The purpose of this paper is to discuss the phenomenon of knowledge transfer within multinational corporations (MNCs), and how the imperatives of thought and action that constitute new knowledge are received in the terrain that constitutes the MNC subsidiary.
This study employs an ethnographic approach, and juxtaposes primary data collection with a variety of secondary data sources.
The data are analyzed in light of the theoretical construct of hegemony, and three themes theorized that underlie the process of knowledge transfer. These include knowledge loss at the local level, the coercive practices that ensure knowledge transfer, and the invocation of imperial subjectivities by the headquarters of the MNC when dealing with subsidiaries from poorer nations.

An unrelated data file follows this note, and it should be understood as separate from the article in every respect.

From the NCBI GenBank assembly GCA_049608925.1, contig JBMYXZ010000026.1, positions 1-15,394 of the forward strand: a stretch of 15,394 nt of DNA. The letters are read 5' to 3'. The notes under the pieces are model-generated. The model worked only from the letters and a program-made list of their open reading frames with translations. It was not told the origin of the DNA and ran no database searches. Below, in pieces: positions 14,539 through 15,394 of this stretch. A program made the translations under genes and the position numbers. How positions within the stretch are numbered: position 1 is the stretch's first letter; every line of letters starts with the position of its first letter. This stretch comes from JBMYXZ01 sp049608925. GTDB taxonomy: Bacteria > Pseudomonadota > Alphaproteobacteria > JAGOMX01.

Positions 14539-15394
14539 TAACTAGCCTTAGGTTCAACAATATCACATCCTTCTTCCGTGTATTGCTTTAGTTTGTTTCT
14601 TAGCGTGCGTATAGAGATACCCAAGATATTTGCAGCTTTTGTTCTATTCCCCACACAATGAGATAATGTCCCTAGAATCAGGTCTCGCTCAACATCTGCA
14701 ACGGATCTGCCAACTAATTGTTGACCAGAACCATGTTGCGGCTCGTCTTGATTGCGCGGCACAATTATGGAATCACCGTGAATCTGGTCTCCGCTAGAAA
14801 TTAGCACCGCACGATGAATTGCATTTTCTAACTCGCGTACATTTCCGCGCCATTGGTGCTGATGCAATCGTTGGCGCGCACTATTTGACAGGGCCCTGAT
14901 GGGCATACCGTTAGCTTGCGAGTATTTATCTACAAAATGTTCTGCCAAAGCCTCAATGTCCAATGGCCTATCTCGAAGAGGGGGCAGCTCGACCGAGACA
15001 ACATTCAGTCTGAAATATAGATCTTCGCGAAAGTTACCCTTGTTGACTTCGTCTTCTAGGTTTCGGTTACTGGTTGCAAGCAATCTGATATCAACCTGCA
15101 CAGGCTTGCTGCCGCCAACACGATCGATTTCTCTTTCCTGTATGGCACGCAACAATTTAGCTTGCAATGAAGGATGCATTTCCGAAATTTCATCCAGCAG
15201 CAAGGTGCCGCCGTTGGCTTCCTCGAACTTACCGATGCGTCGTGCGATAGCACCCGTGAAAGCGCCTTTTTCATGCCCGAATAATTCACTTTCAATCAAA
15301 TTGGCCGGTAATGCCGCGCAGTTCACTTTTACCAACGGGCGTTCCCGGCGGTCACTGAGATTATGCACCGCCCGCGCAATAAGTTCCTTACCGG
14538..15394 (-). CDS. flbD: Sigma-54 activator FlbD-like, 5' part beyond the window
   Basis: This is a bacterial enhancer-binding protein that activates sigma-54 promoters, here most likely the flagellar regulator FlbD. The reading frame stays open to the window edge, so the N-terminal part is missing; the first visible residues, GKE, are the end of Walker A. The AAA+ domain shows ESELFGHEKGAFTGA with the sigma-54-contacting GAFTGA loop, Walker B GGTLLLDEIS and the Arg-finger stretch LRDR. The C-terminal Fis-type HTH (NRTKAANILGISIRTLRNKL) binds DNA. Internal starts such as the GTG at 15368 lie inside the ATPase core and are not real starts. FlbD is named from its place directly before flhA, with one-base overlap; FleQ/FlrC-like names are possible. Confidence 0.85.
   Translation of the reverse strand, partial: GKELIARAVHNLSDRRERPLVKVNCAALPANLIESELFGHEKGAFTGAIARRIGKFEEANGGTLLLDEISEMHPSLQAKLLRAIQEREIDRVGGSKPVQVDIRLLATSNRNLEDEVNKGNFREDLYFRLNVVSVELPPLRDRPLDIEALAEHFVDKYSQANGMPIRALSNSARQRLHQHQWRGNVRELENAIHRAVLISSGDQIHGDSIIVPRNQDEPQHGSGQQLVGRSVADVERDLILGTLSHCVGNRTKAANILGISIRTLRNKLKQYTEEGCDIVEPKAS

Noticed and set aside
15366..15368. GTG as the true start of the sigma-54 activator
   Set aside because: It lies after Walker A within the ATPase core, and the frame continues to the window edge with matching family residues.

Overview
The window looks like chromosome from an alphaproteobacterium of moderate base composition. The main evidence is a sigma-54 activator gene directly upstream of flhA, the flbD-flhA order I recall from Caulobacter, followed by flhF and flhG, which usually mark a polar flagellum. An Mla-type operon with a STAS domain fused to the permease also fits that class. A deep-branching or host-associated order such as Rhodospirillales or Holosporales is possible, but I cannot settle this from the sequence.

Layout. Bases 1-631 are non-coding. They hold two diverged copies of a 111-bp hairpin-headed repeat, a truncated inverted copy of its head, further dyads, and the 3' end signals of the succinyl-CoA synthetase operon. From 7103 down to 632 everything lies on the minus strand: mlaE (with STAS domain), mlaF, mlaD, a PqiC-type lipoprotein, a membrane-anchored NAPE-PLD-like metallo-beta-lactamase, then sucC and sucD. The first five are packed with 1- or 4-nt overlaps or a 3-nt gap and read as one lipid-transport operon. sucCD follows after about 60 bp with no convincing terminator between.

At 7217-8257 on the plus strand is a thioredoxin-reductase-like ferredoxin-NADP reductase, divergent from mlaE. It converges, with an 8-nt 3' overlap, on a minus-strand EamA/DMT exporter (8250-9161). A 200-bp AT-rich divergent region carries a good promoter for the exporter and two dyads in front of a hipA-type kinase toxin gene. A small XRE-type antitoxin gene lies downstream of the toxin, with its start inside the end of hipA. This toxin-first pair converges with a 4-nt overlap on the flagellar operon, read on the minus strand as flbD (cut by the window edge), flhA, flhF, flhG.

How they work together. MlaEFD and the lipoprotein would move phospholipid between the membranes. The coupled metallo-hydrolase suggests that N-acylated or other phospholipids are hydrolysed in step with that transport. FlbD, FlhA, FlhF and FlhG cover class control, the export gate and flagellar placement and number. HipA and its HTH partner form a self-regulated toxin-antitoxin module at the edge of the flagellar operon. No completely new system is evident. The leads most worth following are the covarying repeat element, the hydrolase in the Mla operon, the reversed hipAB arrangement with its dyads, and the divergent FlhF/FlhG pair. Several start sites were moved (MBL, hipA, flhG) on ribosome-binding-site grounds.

This paper goes beyond the mainstream approaches into organizational knowledge transfer, by analyzing these issues in light of political economy, and the changing landscape of industrial accumulation. It offers in some measure, the building blocks of a different organizational theory, one that is sensitive to those subjects who are consigned to the periphery of mainstream organizing.
Mir, R., Bobby Banerjee, S. and Mir, A. (2008), "Hegemony and its discontents: a critical analysis of organizational knowledge transfer", critical perspectives on international business, Vol. 4 No. 2/3, pp. 203-227. https://doi.org/10.1108/17422040810869990
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